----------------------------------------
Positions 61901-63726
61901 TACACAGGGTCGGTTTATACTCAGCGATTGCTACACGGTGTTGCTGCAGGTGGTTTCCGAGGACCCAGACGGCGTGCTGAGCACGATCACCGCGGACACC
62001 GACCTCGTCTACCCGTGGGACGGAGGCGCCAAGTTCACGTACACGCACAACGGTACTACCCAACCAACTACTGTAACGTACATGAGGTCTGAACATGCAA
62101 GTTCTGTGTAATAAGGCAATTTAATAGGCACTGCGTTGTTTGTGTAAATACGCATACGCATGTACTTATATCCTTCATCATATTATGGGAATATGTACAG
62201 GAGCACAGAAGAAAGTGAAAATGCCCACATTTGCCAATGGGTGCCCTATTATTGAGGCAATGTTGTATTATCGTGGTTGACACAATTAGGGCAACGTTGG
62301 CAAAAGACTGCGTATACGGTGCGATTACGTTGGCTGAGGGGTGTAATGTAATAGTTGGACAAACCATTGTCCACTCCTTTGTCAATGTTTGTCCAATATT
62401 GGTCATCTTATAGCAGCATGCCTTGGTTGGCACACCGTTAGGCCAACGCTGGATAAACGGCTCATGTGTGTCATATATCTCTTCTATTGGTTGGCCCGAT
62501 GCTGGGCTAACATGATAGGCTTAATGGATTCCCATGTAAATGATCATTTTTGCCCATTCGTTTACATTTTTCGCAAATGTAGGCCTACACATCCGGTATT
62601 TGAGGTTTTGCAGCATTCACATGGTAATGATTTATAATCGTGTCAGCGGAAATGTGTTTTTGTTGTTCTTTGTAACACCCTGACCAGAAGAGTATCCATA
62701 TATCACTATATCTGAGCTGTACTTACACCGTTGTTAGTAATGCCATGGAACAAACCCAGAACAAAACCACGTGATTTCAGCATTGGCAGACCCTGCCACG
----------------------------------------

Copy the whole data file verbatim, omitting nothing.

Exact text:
Positions 61901-63726
61901 TACACAGGGTCGGTTTATACTCAGCGATTGCTACACGGTGTTGCTGCAGGTGGTTTCCGAGGACCCAGACGGCGTGCTGAGCACGATCACCGCGGACACC
62001 GACCTCGTCTACCCGTGGGACGGAGGCGCCAAGTTCACGTACACGCACAACGGTACTACCCAACCAACTACTGTAACGTACATGAGGTCTGAACATGCAA
62101 GTTCTGTGTAATAAGGCAATTTAATAGGCACTGCGTTGTTTGTGTAAATACGCATACGCATGTACTTATATCCTTCATCATATTATGGGAATATGTACAG
62201 GAGCACAGAAGAAAGTGAAAATGCCCACATTTGCCAATGGGTGCCCTATTATTGAGGCAATGTTGTATTATCGTGGTTGACACAATTAGGGCAACGTTGG
62301 CAAAAGACTGCGTATACGGTGCGATTACGTTGGCTGAGGGGTGTAATGTAATAGTTGGACAAACCATTGTCCACTCCTTTGTCAATGTTTGTCCAATATT
62401 GGTCATCTTATAGCAGCATGCCTTGGTTGGCACACCGTTAGGCCAACGCTGGATAAACGGCTCATGTGTGTCATATATCTCTTCTATTGGTTGGCCCGAT
62501 GCTGGGCTAACATGATAGGCTTAATGGATTCCCATGTAAATGATCATTTTTGCCCATTCGTTTACATTTTTCGCAAATGTAGGCCTACACATCCGGTATT
62601 TGAGGTTTTGCAGCATTCACATGGTAATGATTTATAATCGTGTCAGCGGAAATGTGTTTTTGTTGTTCTTTGTAACACCCTGACCAGAAGAGTATCCATA
62701 TATCACTATATCTGAGCTGTACTTACACCGTTGTTAGTAATGCCATGGAACAAACCCAGAACAAAACCACGTGATTTCAGCATTGGCAGACCCTGCCACG